The Hunt for David Berman is a classic-style adventure. It’s a spy-thriller for children and it’s a great page-turner. It’s the early days of the Second World War and Robert and his sister Elsa have been sent to stay with their grandparents on the Banffshire/Moray coast. Their parents are both serving in the forces, their Dad as a soldier and their Mum in the Wrens. Tor Head Farm near the village of Inchbrakie is nothing at all like Robert’s London home and he is struggling to settle in at the farm and at school.

One day, down on the beach, he meets a boy of his own age who turns out to be David, a refugee from Germany rescued by the Kindertransport programme. After arriving in the south of England, he was taken to a farm near Banff from which he has now run away because of the cruelty of the farmer who has ostensibly offered him a home. In fact he was merely looking for cheap labour. Now David is living in a cave near Robert’s family farm terrified that the authorities will track him down. The two boys become friends and secretly spend as much time together as they can without Robert’s grandparents finding out. Unbeknownst to David, however, a Nazi agent living unsuspected in Britain is on his trail. David has something the Nazis are desperate to recover…

Claire Mulligan has written a cracking story, well-paced and with strongly-developed characters. I think she’s especially good at capturing the emotions of the two boys and I can see this being enjoyed very much by those for whom it was written. In fact, I enjoyed it very much and I’m probably about forty years older than the target audience. But that brings me on to…


Not only am I a middle-aged book reviewer, but I’m also an English Language graduate. Words are my business and I’m very sensitive to them. What I’m going to write now shouldn’t take away from anything I’ve written above and is unlikely even to occur to young readers but I think it’s important. Claire Mulligan reveals her Irish identity in her writing which, of course, is not a problem – except that her book is set in north east Scotland. Where we would use the verb ‘to take’, her characters use ‘to bring’. I know that it doesn’t affect the story but it’s something I’d expect a good editor to pick up on. It grated on me the first time I read it, and irked me more each time it occurred. (I’d also have expected the occasional muddling of tenses to be fixed.)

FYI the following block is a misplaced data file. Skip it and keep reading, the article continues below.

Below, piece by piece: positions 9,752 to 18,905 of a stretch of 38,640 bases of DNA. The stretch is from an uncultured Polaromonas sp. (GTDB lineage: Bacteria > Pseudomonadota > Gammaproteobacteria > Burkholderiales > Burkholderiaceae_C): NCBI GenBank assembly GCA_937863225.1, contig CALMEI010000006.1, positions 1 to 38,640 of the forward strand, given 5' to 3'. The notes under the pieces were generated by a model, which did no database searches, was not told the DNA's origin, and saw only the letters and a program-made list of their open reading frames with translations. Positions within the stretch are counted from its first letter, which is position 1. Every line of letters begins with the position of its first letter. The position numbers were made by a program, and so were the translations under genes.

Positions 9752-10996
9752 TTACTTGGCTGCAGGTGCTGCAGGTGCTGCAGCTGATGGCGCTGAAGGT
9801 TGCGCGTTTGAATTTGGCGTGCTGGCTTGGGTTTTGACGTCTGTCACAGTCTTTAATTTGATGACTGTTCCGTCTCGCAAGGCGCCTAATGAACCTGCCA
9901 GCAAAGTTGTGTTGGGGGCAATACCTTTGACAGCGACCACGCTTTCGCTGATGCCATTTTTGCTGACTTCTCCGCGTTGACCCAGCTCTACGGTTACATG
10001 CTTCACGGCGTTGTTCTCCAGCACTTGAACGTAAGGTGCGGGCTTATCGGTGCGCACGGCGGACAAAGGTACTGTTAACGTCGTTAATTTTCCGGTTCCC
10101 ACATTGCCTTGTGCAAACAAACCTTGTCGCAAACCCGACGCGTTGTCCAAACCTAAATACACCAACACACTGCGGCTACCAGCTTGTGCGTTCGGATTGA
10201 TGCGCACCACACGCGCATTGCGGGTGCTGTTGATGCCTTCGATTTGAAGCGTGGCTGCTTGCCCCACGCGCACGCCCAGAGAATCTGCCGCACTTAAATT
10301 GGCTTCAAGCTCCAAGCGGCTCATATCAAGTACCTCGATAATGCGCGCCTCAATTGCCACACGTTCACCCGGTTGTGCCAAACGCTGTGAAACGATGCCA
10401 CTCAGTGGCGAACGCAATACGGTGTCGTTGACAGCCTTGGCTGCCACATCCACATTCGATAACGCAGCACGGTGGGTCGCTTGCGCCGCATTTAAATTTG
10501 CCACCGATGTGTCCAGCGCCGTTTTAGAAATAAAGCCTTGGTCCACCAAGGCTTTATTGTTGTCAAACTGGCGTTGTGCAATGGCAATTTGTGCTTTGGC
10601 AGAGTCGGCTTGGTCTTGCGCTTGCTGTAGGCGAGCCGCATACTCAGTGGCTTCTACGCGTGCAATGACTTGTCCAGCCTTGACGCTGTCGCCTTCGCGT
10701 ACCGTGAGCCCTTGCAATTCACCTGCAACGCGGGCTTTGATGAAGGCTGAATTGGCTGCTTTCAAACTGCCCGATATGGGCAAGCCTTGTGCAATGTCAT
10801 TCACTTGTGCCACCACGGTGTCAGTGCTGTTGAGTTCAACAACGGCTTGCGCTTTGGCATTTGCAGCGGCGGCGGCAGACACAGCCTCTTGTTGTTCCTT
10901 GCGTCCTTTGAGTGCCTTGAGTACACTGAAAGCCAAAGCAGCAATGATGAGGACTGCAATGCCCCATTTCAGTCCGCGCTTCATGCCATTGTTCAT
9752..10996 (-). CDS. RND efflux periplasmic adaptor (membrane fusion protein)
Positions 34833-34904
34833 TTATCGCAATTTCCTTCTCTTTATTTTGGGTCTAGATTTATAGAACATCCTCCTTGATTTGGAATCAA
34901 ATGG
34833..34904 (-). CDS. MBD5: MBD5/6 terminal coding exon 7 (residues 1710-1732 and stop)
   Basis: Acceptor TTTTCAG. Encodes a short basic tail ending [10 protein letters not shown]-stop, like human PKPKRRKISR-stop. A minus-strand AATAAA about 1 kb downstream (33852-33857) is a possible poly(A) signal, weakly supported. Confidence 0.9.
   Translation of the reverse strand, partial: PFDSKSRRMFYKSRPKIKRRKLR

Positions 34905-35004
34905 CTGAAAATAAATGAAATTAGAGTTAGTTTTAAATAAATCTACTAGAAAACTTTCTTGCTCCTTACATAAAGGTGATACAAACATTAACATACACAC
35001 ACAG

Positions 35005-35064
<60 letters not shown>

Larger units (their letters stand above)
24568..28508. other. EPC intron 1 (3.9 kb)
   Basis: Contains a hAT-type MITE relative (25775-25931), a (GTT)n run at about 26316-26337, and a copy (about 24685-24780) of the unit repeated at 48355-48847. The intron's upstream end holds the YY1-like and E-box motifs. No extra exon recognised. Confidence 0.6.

The more significant problems, though, are to do with the setting. I don’t know if Claire is familiar with the southern coast of the Moray Firth. I am, having lived there for almost half my life. And the speech patterns of the locals (not me; I was an incomer!) are pretty distinctive. For me, the setting of a book is very important and that’s the biggest failing of The Hunt for David Berman: the setting is never truly evoked. Partly that is down to the descriptions of the physical environment but the language also plays a part. Robert’s grandparents speak standard English; there’s no Doric and no Scots construction. Picky, yes. But true also.

And finally…

I’ve only carped about the language because I think this is a very good debut novel. It kept me reading from start to finish in one sitting. And, believe me, that is not true of all the books I am sent. Most of them don’t even rate a review if the truth were to be told. I hope that Claire Mulligan will write more books for young readers and I hope that she/her agent/her publisher will let me see them in spite of this!


  1. That would annoy me too. I once nearly hit the roof over a book in which a character who was meant to be from Rochdale spoke in West Country dialect! The author was American, and I think she assumed that all working-class English people spoke in the same way.

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